Growing up in Africa

Law student’s experiences in Kenya combine childlike wonder with mature assessment of country’s challenges

By Sarah Brancatella

I celebrated my 25th birthday during my three-month stay in Nairobi, Kenya, where I worked for the Kenya Human Rights Commission. My 24 preceding birthdays were generally marked by depression over my advancing age (including my 10th birthday when I cried because I could no longer claim a single-digit age). During the school year, it’s hard for me not to feel old with law school, work, trying to maintain friendships and family relationships, making sure the bills are paid on time, keeping up on my reading and all the other little tasks we’re told are part of growing up. But this summer, even though I officially turned halfway to 50, I left Nairobi feeling younger than I have in years.

Perhaps drinking Smirnoff Ice, which is curiously popular in Nairobi, made me think of college and consequently aided in my feelings of regained youth. But I think it was mostly that being an American in Kenya for the first time had so many parallels to being a child: I had to relearn how to cross the street, as Kenyans drive on the left side of the road and matatus—vans that generally have no shocks or breaks and serve as public transportation—have no qualms about running you over. And although English is the official language, Kiswahili dominates street conversation. So I found myself parroting phrases I heard walking to work or in songs and asking my coworkers what they meant. Also, for a city whose nickname is “Nairobbery,” I was initially very strict about not talking to strangers.

The Kenya Human Rights Commission, cofounded and chaired by UB professor of law Makau Mutua, felt more like a place to learn than to work. There I learned some Kenyan history and was able to delve into the politics and policies of Kenya. For example, I worked on a project addressing the problem of Internally Displaced Persons—the hundreds of thousands of Kenyans who were forced off their land because of intertribal violence perpetrated by former President Daniel arap Moi. Nineteen ninety-one marked the end of a one-party rule and a legalized one-party system in Kenya. Threatened by the opposition posed in the 1992 general elections, Moi devised a divide-and-conquer tactic in which his administration encouraged interethnic clashes to intimidate and prevent supporters of the opposition from voting.

According to a Kenya Human Rights Commission report, from 1991 to 1996, more than 15,000 people died and almost 300,000 were displaced. Most people who were forced to leave still cannot return home due to threats of violence. National and international aid has been extremely slow in coming because of the government’s suspected role in undermining the extent of brutality committed.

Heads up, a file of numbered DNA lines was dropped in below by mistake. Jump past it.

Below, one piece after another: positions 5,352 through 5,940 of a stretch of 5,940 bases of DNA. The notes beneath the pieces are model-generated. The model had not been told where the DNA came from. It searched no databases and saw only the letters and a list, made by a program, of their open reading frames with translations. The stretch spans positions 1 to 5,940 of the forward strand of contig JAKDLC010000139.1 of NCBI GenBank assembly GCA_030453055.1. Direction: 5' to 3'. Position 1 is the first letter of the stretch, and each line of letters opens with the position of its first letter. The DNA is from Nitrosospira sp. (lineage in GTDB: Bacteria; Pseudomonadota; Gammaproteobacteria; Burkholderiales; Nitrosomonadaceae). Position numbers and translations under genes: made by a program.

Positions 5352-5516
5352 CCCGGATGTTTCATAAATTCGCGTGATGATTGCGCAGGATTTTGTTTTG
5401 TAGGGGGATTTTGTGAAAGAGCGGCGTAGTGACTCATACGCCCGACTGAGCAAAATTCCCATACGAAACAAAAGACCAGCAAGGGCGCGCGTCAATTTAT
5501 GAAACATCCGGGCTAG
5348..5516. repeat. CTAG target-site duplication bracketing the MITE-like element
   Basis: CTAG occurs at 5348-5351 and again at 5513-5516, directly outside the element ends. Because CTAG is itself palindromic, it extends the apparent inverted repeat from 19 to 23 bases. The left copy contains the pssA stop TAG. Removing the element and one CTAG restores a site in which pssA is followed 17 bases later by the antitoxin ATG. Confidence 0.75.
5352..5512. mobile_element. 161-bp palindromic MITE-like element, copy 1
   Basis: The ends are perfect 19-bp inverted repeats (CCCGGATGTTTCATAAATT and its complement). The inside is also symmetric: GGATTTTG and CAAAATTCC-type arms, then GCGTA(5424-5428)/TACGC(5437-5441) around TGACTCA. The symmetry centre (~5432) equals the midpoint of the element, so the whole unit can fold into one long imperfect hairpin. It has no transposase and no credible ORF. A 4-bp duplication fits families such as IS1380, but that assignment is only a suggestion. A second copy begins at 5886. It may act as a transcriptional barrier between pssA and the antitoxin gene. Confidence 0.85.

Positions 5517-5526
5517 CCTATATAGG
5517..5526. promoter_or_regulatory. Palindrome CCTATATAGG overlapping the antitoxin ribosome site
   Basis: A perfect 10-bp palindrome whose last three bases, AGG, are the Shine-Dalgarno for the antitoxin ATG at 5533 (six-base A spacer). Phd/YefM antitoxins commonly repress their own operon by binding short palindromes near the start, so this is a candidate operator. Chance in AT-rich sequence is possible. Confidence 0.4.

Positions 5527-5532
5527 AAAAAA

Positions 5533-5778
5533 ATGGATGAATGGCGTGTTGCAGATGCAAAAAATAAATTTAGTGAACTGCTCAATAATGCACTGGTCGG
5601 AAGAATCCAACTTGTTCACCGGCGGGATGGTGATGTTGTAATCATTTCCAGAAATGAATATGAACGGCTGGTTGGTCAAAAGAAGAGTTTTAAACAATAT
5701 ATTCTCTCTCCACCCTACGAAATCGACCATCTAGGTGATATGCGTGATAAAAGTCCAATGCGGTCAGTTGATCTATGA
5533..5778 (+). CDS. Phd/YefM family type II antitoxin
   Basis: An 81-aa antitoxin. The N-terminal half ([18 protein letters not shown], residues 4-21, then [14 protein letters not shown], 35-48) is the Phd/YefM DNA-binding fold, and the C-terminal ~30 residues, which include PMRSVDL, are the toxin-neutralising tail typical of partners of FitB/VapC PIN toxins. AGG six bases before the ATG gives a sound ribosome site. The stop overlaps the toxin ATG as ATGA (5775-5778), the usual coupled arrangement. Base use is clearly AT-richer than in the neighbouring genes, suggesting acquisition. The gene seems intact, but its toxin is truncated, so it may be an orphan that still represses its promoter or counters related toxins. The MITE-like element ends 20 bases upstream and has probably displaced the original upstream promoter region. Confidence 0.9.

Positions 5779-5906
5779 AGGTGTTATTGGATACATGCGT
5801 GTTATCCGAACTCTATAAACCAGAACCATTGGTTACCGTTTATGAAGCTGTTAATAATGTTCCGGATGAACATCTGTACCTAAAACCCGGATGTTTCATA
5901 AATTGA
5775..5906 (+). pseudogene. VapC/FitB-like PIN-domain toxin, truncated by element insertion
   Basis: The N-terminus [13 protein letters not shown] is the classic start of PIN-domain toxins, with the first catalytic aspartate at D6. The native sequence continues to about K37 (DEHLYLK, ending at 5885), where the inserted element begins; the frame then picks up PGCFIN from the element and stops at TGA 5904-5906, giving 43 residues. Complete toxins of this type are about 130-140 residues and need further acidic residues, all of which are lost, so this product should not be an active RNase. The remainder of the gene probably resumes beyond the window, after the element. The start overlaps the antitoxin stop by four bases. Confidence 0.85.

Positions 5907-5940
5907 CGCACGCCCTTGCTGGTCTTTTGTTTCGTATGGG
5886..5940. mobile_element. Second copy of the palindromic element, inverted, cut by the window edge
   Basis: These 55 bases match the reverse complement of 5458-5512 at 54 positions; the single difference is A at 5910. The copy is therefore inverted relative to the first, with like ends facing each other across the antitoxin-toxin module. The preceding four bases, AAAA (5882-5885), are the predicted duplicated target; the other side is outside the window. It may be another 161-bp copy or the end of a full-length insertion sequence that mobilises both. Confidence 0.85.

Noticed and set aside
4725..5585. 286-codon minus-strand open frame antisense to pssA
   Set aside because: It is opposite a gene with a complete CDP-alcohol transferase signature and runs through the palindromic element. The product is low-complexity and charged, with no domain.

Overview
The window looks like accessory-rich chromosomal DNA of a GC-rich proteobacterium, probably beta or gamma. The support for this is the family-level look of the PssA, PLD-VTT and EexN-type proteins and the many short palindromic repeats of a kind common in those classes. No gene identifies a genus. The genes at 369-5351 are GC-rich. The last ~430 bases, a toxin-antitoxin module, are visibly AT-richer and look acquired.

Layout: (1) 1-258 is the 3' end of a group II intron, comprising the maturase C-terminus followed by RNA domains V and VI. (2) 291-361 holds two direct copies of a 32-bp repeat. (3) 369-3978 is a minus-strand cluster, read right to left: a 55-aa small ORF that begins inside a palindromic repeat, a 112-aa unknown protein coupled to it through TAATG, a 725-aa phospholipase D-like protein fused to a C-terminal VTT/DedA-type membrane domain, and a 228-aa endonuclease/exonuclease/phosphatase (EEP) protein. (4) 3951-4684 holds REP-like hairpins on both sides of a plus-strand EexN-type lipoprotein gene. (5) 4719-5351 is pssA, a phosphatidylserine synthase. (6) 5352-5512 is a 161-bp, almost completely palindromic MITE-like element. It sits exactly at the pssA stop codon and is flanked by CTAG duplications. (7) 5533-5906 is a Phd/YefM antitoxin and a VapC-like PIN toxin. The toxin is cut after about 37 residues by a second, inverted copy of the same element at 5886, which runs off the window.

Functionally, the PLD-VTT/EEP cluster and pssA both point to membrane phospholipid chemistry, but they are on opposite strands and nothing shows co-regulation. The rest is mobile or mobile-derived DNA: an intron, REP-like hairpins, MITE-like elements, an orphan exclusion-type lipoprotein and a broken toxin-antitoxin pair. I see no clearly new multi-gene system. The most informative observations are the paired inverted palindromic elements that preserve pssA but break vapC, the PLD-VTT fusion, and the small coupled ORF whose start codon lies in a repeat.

Because of my work at the commission, my experiences and trips around the country combined the wide-eyed wonder of a child and the critical eye of an academic. As expected, there were instances where I couldn’t help but roll my eyes at the blatant tourist traps that made every attempt to simultaneously cater to Western audiences, provide something authentically “African” and keep out anything of the actual conditions of Kenya. Most notably while spending a weekend on the coast, my roommates and I ended up at a resort that had nightly tribal dances. This involved, in part, men in leopard print performing a “traditional Kikuyu dance” that looked suspiciously like the Electric Slide.

Of course, other times it was just too hard not to be taken in by the natural beauty of Kenya even if it was slightly tainted by commercialism. When faced with the opportunity to feed and kiss giraffes or ride camels on the beach, I was the first in line with an expression like that of a five-year-old on Christmas morning. My entire trip to the Maasai Mara National Reserve involved sticking my head out the window, referring to lions as “snuggle bunnies” and pointing out every zebra that, I was informed, are so common in Kenya it’s like getting excited over a chicken.

Through work, however, I was also able to visit parts of Kenya that weren’t listed in my travel guide. For two weeks, I traveled in the Eastern and Central provinces of the country talking to members of other nongovernmental organizations and listening to the particular challenges faced in those areas. Living on less than a dollar a day, land grabbing, rape, lack of access to natural resources and exploitation at the hands of corporations are everyday realities.

It has to be impossible to not be affected in some way when you talk to a young woman who expects to be raped because it’s so prevalent, or a farmer who can’t get water because a multinational corporation spills its chemicals in the river. But I didn’t cry, or feel thankful or guilty for the things I have, and I didn’t find a renewed zeal to save the world or feel overwhelmed and helpless. I just felt grown up, like I was ready emotionally, psychologically and academically to be a part of this world so foreign from the one I had known for 24 years.

In my younger age, Kenya may have been a crippling experience for me. It wasn’t always easy being a racial minority or seeing men with machine guns stroll down the street, but my summer in Kenya had the best effect possible on me: I grew up without feeling old.